Sympathy for the Devil, by Holly Lisle

This book is available at the Baen Free Library, visit this site directly here. I’ve read a few other books by Holly Lisle, ambulance including the other one available at the Baen Free Library, and enjoyed them in the past, so I thought I’d give this one a try. Generally speaking, I’m not the world’s biggest fan of Baen books. They all seem a bit formulaic, but primarily I’m offended by the overly lurid covers. They’re probably getting better — the cover of John Ringo’s The Centurion (a book I will never read, by the way) looks almost normal — but generally speaking, the covers are definitely not to my taste.

Anyway, this book begins with a brief scene in the life of Lucifer — yeah, that Lucifer. It’s a sort of a prologue, though, and the real story starts with Dayne Kuttner, a nurse, attempting to save the life of an unsavable patient. She is so disheartened by what she is forced to do by her doctor-boss that she goes home and sends up a desperate prayer to God, asking him to give everyone in Hell a second chance. God therefore informs Lucifer that he is allowing 58,851 of Hell’s creatures to go about in the human world (North Carolina, to be precise), and get a . . . second chance. The overseer of all these creatures is one fallen angel, named Agonostis. The trip out to the surface has two purposes: first, it’s a punishment for letting fornication drop off in the human world, and secondly, Agonostis must capture Dayne’s soul for Hell. If he can’t do the latter, he’ll be suspended from a pit for a very long time. Can Dayne resist the Lord of Lust? What will North Carolina do with that many new inhabitants?

This book relied heavily on the Christian mythology, specifically the descriptions of Heaven and Hell. In so many ways, it’s a very religious novel, although I would expect that many rigid Christians would disagree with it. For one thing, Hell isn’t completely evil all the time — well, I suppose it is, but it’s at least funny. Heaven is a lot less straight-laced than you might think — God only wears the beard when he’s in the Christian part of Heaven (where, by the way, sex has been taken off the activity list). In Valhalla, he wears a Viking helmet, of course, at at one point, God is seen as a gorgeous black woman with cornrows — he’d been off blessing the crops in Africa. For all that, the book isn’t anti-Christian, or anti-religion; quite the contrary. It’s very much pro-religion, pro-faith, and pro-Christianity, although of a rather liberal sort.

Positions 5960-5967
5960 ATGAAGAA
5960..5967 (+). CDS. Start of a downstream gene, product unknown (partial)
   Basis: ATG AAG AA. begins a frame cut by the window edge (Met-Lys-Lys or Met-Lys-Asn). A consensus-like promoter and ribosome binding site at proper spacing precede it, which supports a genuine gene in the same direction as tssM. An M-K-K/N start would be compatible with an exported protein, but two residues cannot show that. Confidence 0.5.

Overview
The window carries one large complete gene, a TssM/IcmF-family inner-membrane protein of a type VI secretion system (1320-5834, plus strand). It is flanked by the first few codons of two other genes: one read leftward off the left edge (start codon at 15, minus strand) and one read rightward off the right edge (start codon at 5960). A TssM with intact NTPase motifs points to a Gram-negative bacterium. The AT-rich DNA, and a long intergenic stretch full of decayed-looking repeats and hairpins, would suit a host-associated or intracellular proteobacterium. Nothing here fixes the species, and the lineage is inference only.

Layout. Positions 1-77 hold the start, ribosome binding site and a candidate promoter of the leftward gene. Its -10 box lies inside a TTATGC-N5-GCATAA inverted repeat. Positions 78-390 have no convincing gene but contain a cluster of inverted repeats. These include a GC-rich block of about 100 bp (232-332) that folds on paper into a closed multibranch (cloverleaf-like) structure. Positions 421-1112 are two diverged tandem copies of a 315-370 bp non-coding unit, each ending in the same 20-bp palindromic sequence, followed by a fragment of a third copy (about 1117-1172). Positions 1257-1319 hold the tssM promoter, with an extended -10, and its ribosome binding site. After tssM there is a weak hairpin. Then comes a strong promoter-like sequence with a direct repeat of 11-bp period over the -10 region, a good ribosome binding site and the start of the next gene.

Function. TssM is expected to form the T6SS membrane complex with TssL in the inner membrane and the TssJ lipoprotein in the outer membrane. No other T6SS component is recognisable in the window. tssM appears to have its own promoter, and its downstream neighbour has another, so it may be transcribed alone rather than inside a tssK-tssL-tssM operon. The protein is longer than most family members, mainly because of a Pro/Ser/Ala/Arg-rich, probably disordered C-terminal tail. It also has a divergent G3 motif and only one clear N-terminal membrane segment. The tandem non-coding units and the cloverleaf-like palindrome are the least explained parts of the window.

Holly Lisle’s website has just confirmed that she was a nurse prior to being a full-time novelist. So many scenes in this book, including the second chapter, could only have been written by a nurse, a nurse’s family member, or someone who had basically had a nurse over his/her shoulder the whole time. No scene goes over the top with gore, but there’s a level of detail there that a casual viewer of ER or House, M.D. would never have been able to get right. My mother is a nurse, which doesn’t give me any special powers other than the power of recognition of superior nursing knowledge, and I was impressed.

The plot is very predictable; I knew how it was going to end about twenty pages in the book. Elements are heavily borrowed from romance novels; I don’t say that as a detraction, in particular. I like romance novels, and sometimes predictable plots are wonderful, because you get to enjoy the ride rather than second-guessing everything. The characters are borderline stereotypes — even Lucifer-with-a-sense-of-humor. For all that, though, I liked the characters; I enjoyed the book, and it was competently written and brilliant in parts (the aforementioned nursing details). All in all, this is a good work of pass-the-time literature, and I’d recommend it to anyone with a bit of an open mind about Christianity, and a sense of humor. 4/5 stars.

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